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  • Writer's pictureSammie Starr

Album Review: In Flames - 'Foregone'

Iconic Swedish death metal band, In Flames, have returned to form and have created one of their best albums in years, Foregone.



Few bands represent the microcosm of death metal's past, present, and future. New Wave Swedish death metal's innovative master builders In Flames have perfected the art of blending hard rock, incessant grooves, and mesmerizing melodies into every experience, yet always find a way to reinvent themselves within every step of their career. Having one of the most dissonant and compelling discographies to date, In Flames are just as vibrant and fresh since the pinnacle releases of Come Clarity and Clayman. The most impressively dynamic bands in metal are back again with their 14th studio album release, Foregone.


Denuded and ethereally rich moment, "Pure Light of Mind" keeps their inventive use of melodic death metal and brilliantly gift wraps one of the best songs on the album to listeners, "The Great Decieiver." With one of the album's best instrumental guitar solos and the best melodic to harmony structures on the record.

Foregone is the second In Flames album with bassist Bryce Paul and drummer Tanner Wayne, the first with ex-Megadeth guitarist Chris Broderick, and the third with Grammy-winning producer Howard Benson (My Chemical Romance, Three Days Grace). Mike Plotnikoff (All That Remains, Warbringer) was engineered at Benson’s West Valley Recording Studios. Joe Rickard (10 Years, Starset, Diamante), who played drums for In Flames from 2016 through 2019, handled the mixing of this heavy metal magnum opus. Combining some of the best of their colossally heavy, metallic, and melodic strengths for their newest release, In flames prove time and time again why they are one of the most iconic metal bands in the postmodern era.


Forgone starts with one of the most beautifully breathtaking instrumental pieces ever, "The Beginning Of All Things That Will End." With an immersive and emotional blend of atmospheric and melodic elements, metal giants In Flames prove a point early on why they are one of the strongest instrumental forces to reckon with in all of metal.


Forgone continues to brim with confidence with the next track, "State of Slow Decay." In Flames, captivating and full of raw and vicious rage within its guitar and percussive energies derives from the world's unaltered pain and suffering and immerses it within this track and many others that follow it.


"Meet Your Maker " and "Bleeding Out" continues to provide the same massive power and agitation from the last tracks, with every instrumental and vocal note delving deeper into the desperation and raw nerve of humanity, In Flames delivers a dualistic approach of vulnerability that works effortlessly within Forgone.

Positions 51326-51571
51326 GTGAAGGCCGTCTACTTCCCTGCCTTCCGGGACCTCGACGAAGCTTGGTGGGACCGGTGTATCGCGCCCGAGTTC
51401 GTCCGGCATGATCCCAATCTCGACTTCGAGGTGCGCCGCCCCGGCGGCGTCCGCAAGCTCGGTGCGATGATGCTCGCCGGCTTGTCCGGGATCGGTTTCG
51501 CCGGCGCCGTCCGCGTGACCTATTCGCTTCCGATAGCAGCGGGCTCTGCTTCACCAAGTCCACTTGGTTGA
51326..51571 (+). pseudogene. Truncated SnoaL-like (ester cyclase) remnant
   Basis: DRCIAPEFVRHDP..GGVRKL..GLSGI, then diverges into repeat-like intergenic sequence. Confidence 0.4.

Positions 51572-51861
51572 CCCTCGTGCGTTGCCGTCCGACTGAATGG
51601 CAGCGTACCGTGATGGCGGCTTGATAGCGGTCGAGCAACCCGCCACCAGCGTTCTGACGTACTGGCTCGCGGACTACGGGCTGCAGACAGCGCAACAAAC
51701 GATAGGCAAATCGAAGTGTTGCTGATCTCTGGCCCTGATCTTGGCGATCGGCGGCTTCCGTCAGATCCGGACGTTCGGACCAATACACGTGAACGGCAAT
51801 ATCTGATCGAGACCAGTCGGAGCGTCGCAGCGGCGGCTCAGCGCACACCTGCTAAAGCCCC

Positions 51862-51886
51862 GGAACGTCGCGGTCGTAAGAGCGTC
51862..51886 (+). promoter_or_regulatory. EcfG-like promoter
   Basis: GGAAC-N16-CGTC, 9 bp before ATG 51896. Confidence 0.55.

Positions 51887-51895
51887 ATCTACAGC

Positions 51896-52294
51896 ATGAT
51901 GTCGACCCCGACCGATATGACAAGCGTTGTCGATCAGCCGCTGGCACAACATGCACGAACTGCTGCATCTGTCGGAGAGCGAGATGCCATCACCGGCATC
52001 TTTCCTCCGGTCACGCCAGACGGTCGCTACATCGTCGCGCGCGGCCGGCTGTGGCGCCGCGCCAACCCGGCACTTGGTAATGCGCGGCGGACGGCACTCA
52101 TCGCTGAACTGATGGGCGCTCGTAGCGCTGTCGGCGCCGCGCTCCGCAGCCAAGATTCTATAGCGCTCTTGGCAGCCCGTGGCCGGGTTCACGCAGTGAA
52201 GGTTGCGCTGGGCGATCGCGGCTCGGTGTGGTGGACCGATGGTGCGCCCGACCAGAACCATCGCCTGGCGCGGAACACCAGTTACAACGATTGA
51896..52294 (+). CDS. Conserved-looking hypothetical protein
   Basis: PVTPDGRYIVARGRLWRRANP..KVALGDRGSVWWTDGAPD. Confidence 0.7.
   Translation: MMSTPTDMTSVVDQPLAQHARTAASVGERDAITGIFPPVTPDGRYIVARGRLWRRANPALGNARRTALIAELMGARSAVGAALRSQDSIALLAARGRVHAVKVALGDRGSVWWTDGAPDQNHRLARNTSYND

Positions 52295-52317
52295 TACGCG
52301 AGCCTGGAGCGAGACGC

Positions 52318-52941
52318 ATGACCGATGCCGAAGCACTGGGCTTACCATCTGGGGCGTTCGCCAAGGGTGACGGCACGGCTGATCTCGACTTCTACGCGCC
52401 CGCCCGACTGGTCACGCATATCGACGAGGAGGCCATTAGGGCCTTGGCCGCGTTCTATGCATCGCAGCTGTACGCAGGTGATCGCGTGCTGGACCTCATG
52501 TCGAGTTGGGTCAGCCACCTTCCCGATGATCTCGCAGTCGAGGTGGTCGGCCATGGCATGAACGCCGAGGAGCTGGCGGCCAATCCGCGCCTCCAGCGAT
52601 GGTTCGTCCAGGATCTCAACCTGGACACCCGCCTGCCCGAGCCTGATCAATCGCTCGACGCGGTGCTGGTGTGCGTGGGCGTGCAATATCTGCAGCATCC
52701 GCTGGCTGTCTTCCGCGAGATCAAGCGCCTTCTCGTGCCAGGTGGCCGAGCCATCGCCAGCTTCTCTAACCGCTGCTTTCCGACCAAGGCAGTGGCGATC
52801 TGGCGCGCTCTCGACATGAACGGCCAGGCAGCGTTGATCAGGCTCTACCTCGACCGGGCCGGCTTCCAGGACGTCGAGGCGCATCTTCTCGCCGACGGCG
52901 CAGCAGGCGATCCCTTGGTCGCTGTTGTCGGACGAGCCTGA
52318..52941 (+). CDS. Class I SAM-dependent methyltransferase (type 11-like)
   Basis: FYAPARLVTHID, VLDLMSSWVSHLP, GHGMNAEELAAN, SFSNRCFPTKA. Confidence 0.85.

"Foregone, Pt.1" and "Pt. 2" move towards more personal junctures in the album, showing the band's devotion to going back to a sound that feels familiar but evolved through experience. While the title is very resonant with such evidence, it proves to be more of a defining point through each track's nostalgic instrumental structure.


Denuded and ethereally rich moment, "Pure Light of Mind" keeps their inventive use of melodic death metal and brilliantly gift wraps one of the best songs on the album to listeners, "The Great Decieiver." With one of the album's best instrumental guitar solos and the best melodic to harmony structures on the record.

"In The Dark" keeps the journey going with much more massive sounds that possess a heavier, and percussively robust backbone to it compared to the melodic gem that came before, segueing into other impactful soundscapes such as "A Dialogue In B Flat Minor" and "Cynosure."

The album ends beautifully, with the finale track, "End The Transmission ," boldly showcasing one of their most gravid and dominant songs to finish the album.

Forgone is an album that speaks for itself throughout the record and by title alone. The band is better than they have ever been in years, with their return to form displaying some of the most genius uses of heavy and delicate elements on an album thus far. While the band is never afraid to try something new, sometimes going back to your basics and finetuning an already unique approach to the genre shows more weight than doing what everyone will please everyone else. As a result, In Flames has come back swinging with one of their best albums, with a head-turner of an album that has put some original zest and spice back into metal again. If this is just a prelude to what In Flames can pull off now with an already impressive career under their belts, the future looks fantastic for death metal.



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